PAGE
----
Date of Award


Document Type

Dissertation - NSU Access Only

Degree Name

Doctor of Education


Center for the Advancement of Education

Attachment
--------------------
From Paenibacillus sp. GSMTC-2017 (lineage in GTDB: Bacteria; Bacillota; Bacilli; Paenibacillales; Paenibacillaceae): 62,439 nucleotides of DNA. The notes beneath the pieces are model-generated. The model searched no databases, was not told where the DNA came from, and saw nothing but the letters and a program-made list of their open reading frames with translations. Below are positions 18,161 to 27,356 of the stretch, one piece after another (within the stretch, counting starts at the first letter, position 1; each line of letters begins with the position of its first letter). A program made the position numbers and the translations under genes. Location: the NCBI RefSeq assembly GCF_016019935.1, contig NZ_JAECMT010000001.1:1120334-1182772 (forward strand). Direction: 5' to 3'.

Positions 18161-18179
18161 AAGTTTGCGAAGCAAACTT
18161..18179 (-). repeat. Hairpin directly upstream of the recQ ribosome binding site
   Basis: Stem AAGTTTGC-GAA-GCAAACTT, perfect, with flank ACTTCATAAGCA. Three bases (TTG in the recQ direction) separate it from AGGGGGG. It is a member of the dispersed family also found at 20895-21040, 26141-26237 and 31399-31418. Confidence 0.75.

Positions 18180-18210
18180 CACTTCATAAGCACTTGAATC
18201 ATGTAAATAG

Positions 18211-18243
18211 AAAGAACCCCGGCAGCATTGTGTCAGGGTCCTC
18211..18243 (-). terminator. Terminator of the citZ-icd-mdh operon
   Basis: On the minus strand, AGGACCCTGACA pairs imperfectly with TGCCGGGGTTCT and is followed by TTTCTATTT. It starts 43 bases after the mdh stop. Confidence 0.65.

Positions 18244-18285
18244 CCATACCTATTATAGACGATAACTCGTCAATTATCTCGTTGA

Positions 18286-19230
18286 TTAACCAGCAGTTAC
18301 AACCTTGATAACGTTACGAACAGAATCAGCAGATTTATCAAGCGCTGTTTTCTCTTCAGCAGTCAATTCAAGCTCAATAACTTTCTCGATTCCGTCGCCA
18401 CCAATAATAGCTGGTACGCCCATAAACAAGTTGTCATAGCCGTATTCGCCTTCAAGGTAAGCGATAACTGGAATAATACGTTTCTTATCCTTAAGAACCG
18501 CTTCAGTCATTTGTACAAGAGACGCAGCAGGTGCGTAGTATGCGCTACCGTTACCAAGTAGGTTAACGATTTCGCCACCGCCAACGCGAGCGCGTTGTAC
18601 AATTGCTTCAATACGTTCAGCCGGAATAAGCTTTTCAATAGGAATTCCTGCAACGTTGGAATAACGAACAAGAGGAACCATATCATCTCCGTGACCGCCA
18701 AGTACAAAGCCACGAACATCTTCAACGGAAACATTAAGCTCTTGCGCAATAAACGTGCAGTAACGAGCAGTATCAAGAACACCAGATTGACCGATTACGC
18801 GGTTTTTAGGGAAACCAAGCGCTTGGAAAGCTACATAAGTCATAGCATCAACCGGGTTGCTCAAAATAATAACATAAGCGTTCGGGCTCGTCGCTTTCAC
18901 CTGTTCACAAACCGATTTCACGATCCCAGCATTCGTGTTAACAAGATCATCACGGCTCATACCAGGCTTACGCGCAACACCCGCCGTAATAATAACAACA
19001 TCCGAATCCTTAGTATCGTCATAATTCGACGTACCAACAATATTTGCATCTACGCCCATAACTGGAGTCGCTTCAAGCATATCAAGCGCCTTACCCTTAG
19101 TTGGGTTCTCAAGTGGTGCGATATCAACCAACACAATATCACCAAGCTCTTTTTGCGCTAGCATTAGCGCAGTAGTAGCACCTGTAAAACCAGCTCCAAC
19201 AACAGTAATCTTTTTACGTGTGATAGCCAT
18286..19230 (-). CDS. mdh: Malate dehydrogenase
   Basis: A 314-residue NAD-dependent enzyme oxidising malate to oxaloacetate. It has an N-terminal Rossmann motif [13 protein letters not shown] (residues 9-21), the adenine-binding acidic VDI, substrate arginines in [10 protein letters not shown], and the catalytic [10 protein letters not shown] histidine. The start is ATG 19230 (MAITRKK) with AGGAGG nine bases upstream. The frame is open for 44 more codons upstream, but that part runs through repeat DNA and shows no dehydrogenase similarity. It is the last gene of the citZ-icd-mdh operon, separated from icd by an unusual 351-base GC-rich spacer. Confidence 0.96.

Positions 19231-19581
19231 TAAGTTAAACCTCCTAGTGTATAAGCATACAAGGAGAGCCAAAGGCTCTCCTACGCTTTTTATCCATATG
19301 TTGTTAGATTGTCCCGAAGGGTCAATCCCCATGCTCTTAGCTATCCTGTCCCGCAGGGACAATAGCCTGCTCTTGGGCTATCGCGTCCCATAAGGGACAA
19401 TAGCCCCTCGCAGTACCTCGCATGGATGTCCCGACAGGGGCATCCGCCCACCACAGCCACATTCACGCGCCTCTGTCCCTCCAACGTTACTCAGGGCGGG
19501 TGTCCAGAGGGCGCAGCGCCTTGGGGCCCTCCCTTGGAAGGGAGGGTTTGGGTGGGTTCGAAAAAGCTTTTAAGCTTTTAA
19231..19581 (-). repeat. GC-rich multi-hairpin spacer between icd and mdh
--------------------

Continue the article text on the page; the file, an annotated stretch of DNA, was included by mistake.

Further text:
The purpose of this Major Applied Research Project was to (1) conduct an investigation to determine the causes of early withdrawal from high school; (2) design an alternative education program; and (3) suggest an implementation plan for the Hopewell Valley Regional School District to increase the system's holding power of young people and to prevent school dropouts. With an annual dropout rate of two percent, Hopewell Valley school officials believed that an alternative school program needed to be developed to offer a viable and suitable non-traditional educational option to meet special needs, interests, and aspirations of the students. Four basic research questions were examined: 1. Why do students drop out of high school? 2. How can the number of early withdrawal students be reduced? 3. Why are some alternative education programs effective while others are not? 4. What alternative strategies would seem to be most appropriate for implementation at the Hopewell Valley schools? This study employed the case study research methodology. As such, (1) an extensive review of literature was conducted to gather data on the characteristics of dropouts; (2) dropout records of the Hopewell Valley Regional School District were scrutinized and personal interviews conducted to determine causes for learning school prior to graduation; and (3) interviews with personnel from five schools were executed to analyze current practices and procedures utilized in existing dropout prevention programs. Four conclusions were reached as a result of the study. First, students drop out of school for a variety of reasons, however, the reason most prominently identified was dislike of school experience. The second conclusion drawn was that the number of early withdrawal students can be reduced by having a staff that is cognizant of the characteristics of potential dropouts and their reasons for early withdrawal. The need to identify potential at-risk students as early as possible is paramount. In addition, an alternative education program can help deter students from leaving school prior to graduation. Another conclusion made was that there are specific components of successful alternative education programs including small size, quality staff, relevant curriculum, a counseling component, parental involvement, opportunity to gain work experience, and a sense of ownership by staff and students. The final conclusion supported the need for an alternative education program for the at-risk population at Hopewell Valley Central High School. Recommendations derived from this study were that: (1) the proposed program be put into effect as soon as possible; (2) board policies be reviewed to allow the program to be implemented; (3) continuous monitoring and evaluation of program be conducted; (4) a similar study be undertaken and plan developed for an elementary alternative education program; (5) inservice training be provided for all district staff to stress the importance of positive student/teacher relationships and self-esteem; (6) application for federal and state funding be made; (7) a variety of delivery systems be incorporated into the traditional program; and (8) an effort be made toward reducing identified school-related factors that may have contributed toward the development of the potential dropout. The final product was the development of a proposed alternative education model, Project RISE, Reaching Individual success Through Encouragement, for the Hopewell Valley Regional School District. Program design, goals, student selection process, student responsibilities and disciplinary procedures, facilities, staff, program schedule, curriculum, parental involvement, program evaluation, and an implementation plan were areas addressed. It was with great belief in this project and the hope for the betterment of education for the at-risk population that Project RISE was designed.

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